Edmund Clarence Stedman



Spoken At Sea

by Edmund Clarence Stedman

The log-book of the steamship Virginia.

Twelve hundred miles and more
From the stormy English shore,
All aright, the seventh night,
On her course our vessel bore.
Her lantern shone ahead,
And the green lamp and the red
To starboard and to larboard
Shot their light.

Close on the midnight call
What a mist began to fall,
And to hide the ocean wide,
And to wrap us in a pall!
Beneath its folds we past:
Hidden were shroud and mast,
And faces, in near places
Side by side.

Sudden there also fell
A summons like a knell:
Every ear the words could hear, --
Whence spoken, who could tell?
What ship is this? where bound?
Gods, what a dismal sound!
A stranger, and in danger,
Sailing near.

The Virginia, on her route
From the Mersey, seven days out;
Fore and aft, our trusty craft
Carries a thousand souls, about.

All these souls may travel still,
Westward bound, if so they will;
Bodies rather, I would gather!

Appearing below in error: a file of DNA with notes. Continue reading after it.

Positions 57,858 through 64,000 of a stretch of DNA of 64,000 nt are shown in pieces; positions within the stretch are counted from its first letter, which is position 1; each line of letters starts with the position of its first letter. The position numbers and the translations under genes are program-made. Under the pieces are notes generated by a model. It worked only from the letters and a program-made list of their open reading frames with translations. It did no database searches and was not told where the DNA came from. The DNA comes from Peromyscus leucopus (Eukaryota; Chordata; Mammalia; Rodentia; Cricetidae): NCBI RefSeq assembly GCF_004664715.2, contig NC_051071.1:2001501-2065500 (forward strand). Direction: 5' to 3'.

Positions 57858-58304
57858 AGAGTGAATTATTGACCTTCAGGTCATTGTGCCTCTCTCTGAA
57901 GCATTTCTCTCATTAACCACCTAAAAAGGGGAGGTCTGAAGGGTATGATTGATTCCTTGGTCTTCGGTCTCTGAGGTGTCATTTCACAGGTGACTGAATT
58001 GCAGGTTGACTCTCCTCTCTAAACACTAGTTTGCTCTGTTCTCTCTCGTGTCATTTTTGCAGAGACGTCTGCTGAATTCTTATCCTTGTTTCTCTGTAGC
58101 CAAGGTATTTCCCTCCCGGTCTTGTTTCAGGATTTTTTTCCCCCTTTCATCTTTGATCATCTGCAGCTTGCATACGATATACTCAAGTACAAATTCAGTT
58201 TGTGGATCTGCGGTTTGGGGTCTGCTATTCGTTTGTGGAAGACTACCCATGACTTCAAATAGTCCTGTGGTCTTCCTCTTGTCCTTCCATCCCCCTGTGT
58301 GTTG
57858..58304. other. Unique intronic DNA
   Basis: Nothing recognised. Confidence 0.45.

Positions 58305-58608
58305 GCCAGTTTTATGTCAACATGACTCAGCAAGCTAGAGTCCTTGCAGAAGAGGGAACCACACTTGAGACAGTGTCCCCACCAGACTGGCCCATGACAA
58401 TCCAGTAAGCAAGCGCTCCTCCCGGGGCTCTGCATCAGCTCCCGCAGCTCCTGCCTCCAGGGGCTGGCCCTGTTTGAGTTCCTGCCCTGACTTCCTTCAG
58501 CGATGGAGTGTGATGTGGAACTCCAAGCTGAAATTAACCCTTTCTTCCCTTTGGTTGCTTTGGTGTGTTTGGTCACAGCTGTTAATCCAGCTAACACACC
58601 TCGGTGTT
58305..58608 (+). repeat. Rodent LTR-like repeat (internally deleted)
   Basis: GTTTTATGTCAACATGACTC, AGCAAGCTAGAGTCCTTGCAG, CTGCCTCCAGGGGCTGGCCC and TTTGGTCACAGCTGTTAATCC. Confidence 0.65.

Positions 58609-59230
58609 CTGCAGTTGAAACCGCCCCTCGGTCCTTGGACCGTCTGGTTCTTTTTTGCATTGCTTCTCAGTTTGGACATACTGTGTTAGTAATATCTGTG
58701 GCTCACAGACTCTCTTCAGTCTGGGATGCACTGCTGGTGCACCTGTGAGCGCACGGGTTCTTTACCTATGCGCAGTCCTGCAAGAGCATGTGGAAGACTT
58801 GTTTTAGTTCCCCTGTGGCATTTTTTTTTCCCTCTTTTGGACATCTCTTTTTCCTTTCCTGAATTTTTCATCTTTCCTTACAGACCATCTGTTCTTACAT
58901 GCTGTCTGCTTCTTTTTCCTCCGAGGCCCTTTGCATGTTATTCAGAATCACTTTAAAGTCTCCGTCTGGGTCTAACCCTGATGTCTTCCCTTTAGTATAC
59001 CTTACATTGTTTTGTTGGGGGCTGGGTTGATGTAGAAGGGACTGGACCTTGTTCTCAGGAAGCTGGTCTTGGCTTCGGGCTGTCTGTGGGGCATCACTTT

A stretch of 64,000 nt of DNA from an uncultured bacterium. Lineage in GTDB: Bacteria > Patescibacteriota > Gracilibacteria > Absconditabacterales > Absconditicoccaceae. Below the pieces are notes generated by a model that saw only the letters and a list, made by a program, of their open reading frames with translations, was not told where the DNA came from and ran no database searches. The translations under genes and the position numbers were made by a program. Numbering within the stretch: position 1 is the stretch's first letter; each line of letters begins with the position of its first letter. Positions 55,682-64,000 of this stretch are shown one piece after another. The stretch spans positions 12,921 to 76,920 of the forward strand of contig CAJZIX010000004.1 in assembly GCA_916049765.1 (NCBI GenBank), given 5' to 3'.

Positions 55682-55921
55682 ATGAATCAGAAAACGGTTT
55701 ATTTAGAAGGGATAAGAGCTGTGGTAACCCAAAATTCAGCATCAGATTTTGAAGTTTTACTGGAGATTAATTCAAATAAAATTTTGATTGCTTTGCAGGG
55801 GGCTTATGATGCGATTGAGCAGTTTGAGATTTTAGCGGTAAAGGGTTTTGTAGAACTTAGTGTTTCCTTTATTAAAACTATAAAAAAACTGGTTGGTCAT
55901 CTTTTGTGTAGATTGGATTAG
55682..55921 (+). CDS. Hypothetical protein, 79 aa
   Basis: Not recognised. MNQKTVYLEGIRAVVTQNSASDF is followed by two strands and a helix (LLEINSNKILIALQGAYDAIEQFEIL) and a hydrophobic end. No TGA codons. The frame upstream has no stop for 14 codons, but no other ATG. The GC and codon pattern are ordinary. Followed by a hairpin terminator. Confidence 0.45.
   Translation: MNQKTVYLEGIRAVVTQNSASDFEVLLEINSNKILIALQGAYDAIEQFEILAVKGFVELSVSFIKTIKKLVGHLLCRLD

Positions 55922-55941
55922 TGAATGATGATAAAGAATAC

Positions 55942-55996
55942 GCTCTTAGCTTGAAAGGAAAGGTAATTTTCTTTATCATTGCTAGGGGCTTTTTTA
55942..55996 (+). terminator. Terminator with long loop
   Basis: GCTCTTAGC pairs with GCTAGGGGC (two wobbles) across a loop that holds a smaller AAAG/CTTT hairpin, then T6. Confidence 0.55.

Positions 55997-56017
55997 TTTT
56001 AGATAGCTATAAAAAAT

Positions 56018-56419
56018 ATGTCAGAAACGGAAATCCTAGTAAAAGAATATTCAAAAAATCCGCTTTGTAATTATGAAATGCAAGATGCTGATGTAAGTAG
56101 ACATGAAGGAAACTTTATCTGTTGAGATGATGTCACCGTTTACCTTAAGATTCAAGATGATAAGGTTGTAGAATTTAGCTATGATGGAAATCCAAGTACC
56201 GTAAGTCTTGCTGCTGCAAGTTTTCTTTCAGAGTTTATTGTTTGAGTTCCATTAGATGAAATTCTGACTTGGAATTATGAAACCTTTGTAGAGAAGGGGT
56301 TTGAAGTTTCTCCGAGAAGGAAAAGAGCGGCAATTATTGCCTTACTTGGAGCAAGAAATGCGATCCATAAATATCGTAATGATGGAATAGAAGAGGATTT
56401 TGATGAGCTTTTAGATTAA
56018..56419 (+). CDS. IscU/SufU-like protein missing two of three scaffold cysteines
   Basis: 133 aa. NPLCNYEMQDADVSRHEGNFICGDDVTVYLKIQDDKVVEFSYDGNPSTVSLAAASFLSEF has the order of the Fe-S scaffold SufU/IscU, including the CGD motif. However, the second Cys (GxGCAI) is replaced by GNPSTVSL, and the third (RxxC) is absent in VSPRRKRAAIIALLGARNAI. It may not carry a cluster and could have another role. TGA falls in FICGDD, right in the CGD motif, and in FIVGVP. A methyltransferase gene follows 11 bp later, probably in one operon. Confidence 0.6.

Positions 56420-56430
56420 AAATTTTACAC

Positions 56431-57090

Loud he laughed.

Who is 't that hails so rude,
And for what this idle mood?
Words like these, on midnight seas,
Bode no friend nor fortune good!

Care not to know my name,
But whence I lastly came,
At leisure, for my pleasure,
Ask the breeze.

To the people of your port
Bear a message of this sort:
Say, I haste unto the West,
A sharer of their sport.
Let them sweep the houses clean:
Their fathers did, I ween,
When hearing of my nearing
As a guest!

As by Halifax ye sail
And the steamship England hail,
Of me, then, bespeak her men;
She took my latest mail, --
'T was somewhere near this spot:
Doubtless they 've not forgot.
Remind them (if you find them!)
Once again.

Yet that you all may know
Who is 't that hailed you so,
(Slow he saith, and under breath,)
I leave my sign below!

Then from our crowded hold
A dreadful cry uprolled,
Unbroken, and the token, --
It was Death.


The Blameless Prince, And Other Poems
Copyright 1869
Fields, Osgood, and Co., Boston